Crises happen to the best of us, so what if you knew the secret art of planning for one? Alistair Jaque and Craig Badings write.
If you had taken this picture and used it at a crisis communication workshop with the Samsung board prior to any knowledge of this event, your credibility as a crisis expert may well have been tested. Yet this, and similar signs appeared in airports around the globe – a bigger arrow into the reputational heart of a brand you will battle to find.
The “that will never happen to us” response to crisis scenarios from corporations abounds: Heineken branding prominently displayed at a dog fighting event in a Mongolian nightclub; the Australian government imposing a $6 billion tax on banks; Volkswagen designing a computerised emissions bypass program to cheat emissions tests; Pepsi advertising for unity, peace and understanding, and then roundly attacked for trivialising protests and the Black Lives Matters movement; United Airlines forcibly and violently removing a passenger from an overbooked plane – and the list goes on.
That will never happen to us is based on two human factors. The first is our level of optimism and reluctance to focus on the negative, the second stems from the culture of the organisation. It could be one or a combination of things; a naïve reliance on processes or systems that supposedly prevent an incident, or a culture which doesn’t encourage or support issues nor incident reporting, let alone acting on them if and when they are reported. According to data from the Institute for Crisis Management, 75 per cent of all organisational crises are preceded by warning flags which are not acted on appropriately.
The reality is bad stuff happens everyday. Nobody wants, nor in many instances, plans for a crisis. Experienced crisis executives will tell you how surprised they are by the inordinate amount of senior management time and resources a crisis sucks up. It was Tony Hayward, the CEO of BP during the Gulf spill crisis, who now infamously said: “…I just want my life back.”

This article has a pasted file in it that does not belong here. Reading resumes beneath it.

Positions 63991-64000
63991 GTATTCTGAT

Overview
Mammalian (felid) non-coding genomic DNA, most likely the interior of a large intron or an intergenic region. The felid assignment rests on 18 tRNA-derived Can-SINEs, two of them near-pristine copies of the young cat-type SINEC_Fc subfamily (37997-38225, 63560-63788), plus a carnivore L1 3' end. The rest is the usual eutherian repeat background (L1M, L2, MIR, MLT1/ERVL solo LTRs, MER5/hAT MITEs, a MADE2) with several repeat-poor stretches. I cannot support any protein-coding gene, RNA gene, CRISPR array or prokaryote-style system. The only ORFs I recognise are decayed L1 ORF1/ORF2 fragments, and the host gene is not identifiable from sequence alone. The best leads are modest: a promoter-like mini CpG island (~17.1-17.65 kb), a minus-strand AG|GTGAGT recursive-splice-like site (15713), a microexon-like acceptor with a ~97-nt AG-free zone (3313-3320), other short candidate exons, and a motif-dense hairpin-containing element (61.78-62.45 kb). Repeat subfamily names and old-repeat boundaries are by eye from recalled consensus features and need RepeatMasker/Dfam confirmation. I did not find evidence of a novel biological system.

One of the findings of SenateSHJ’s Reputation Reality 2017 report is that 98 per cent of those interviewed have said corporate reputation is one of their organisation’s primary assets, yet although around two-thirds of companies surveyed have a crisis plan, only 41 per cent of these test their crisis plan annually and only 55 per cent plan to invest in crisis simulation.
It could be argued, in today’s low-trust, ever competitive environment, that a brand’s most important asset is its reputation yet it’s not on the balance sheet. Samsung losing $17 billion in market capitalisation over the Galaxy Note 7 crisis is a wake-up call to companies to spend the money required to ensure they do everything possible to prepare for a crisis.
And this does not only apply to large companies. Businesses of any size can be affected by events such as IT or data breaches, theft, and product issues. Organisations should also be planning for the knock-on effect if their main supplier suffers a crisis.
These issues can result in significant disruption to businesses, alongside legal claims, fines, instability, negative media and social media coverage, poor public perception, low morale in the business, and consumer churn.